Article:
Quick blog on Homelessness and mental Health.

Homelessness is a significant problem in Australia. While the government has made some efforts to help homeless people, there is still much work to be done.

The most recent study conducted by the Australian Bureau of Statistics found that 1.6 million people were homeless in 2017. This number represents about 2% of the total population of Australia, which means that about one in fifty people were homeless at some point last year.

The majority of these homeless people were located in New South Wales and Victoria. The majority were also male (57%), and most were under the age of 45 years old (63%).

As homelessness and mental health are under-addressed issues in our society, it's no surprise that they're often linked.

Mental illness is a leading cause of homelessness, and many homeless people have experienced mental health issues. One study found that approximately 40% of homeless people suffer from some form of mental illness, while another study found that one-third of all homeless people will experience a mental health crisis during their time on the street.

The two issues are also closely linked because they share similar risk factors: poverty, substance abuse, lack of social support networks, and unstable housing situations. When these factors combine with other risk factors like family history or childhood trauma, it's easy to see how someone can end up without a stable home or access to proper medical care—and this can result in depression or anxiety disorders which then lead them deeper into poverty and homelessness.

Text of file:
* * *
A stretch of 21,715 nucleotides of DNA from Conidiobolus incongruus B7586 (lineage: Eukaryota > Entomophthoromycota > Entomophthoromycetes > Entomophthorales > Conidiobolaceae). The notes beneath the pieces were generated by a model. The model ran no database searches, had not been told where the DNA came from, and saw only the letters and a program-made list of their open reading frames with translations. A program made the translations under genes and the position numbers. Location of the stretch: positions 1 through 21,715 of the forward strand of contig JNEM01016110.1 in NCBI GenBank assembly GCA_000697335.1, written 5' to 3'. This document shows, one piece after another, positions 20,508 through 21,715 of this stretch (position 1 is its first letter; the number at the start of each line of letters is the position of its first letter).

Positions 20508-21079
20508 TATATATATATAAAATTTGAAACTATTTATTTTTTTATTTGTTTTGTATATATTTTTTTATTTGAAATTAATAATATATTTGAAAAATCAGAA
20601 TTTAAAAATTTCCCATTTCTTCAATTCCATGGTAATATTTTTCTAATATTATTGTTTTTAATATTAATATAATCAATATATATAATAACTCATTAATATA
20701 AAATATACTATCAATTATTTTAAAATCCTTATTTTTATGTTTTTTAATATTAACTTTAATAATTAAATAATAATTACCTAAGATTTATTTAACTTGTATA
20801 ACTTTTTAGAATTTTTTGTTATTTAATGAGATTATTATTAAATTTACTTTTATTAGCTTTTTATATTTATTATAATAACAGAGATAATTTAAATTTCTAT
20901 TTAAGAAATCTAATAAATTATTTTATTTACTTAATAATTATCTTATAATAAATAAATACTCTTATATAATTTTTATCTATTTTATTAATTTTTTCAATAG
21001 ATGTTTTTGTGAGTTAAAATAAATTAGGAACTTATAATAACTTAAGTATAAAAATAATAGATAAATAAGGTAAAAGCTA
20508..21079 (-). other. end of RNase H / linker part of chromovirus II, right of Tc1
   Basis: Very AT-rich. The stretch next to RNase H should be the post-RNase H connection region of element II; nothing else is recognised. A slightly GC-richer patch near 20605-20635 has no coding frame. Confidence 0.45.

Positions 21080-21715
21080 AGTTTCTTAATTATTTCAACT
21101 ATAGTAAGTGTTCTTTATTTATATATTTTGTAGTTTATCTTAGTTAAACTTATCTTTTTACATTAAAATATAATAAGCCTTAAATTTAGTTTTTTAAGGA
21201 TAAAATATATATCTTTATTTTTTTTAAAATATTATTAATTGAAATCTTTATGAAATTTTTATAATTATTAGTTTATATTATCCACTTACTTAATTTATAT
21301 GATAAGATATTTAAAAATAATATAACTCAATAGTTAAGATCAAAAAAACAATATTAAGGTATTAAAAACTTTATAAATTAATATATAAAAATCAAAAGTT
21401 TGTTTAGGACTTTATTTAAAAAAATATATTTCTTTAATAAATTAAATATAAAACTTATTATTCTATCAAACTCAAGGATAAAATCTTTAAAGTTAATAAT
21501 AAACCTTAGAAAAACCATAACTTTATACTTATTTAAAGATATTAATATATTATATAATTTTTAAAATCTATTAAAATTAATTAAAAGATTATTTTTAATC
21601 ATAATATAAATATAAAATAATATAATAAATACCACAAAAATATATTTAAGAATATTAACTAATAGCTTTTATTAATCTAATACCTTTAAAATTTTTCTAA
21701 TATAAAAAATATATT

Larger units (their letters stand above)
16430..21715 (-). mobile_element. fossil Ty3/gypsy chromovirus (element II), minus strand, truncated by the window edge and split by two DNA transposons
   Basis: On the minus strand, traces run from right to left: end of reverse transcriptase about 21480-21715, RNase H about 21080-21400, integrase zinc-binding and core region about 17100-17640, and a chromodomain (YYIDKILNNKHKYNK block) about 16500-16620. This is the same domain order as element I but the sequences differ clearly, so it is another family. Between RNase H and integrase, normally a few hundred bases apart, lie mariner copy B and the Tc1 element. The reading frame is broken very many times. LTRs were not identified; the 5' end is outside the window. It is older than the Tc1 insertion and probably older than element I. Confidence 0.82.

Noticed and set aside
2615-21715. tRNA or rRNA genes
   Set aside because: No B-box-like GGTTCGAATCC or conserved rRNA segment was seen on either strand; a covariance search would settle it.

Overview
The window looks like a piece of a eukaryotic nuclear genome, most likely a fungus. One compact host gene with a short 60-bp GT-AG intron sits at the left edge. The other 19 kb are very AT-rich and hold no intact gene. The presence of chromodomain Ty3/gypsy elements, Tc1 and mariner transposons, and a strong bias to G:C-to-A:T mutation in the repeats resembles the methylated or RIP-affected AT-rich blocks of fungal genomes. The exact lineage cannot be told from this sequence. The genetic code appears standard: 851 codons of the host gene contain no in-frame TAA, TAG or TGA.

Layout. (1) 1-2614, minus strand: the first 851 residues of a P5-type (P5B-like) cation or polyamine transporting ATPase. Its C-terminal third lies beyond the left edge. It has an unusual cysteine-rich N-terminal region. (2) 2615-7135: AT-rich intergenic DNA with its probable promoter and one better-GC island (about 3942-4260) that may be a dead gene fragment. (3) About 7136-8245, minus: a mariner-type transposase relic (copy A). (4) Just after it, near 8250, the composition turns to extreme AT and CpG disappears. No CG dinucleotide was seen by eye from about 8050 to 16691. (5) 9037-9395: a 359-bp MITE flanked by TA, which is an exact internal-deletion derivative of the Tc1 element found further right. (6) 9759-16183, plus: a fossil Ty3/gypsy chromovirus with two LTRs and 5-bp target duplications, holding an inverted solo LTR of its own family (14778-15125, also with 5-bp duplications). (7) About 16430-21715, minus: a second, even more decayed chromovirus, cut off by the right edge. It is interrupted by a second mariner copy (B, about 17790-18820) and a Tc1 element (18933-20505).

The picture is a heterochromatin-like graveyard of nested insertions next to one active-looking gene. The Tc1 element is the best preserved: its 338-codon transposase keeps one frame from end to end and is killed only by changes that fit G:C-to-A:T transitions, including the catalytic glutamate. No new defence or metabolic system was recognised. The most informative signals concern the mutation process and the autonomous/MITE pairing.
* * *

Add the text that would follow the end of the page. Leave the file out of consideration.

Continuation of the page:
As we begin to address homelessness and mental health more effectively in society through improved policymaking and increased funding for programs like housing vouchers and shelters (among others), we can help ensure those who are most vulnerable don't fall through the cracks.

Holistic Recovery has introduced the skill-building program 'Stepping stone', providing people with a temporary accommodation along with the wrap-around NDIS and mainstream support to build their capacity. The program aims to build participants' capacity while staying in the transition unit so they can live independently and maintain their tenancy one day.

For more info about our stepping stone program, please contact us at admin@holisticrecovery.com.au

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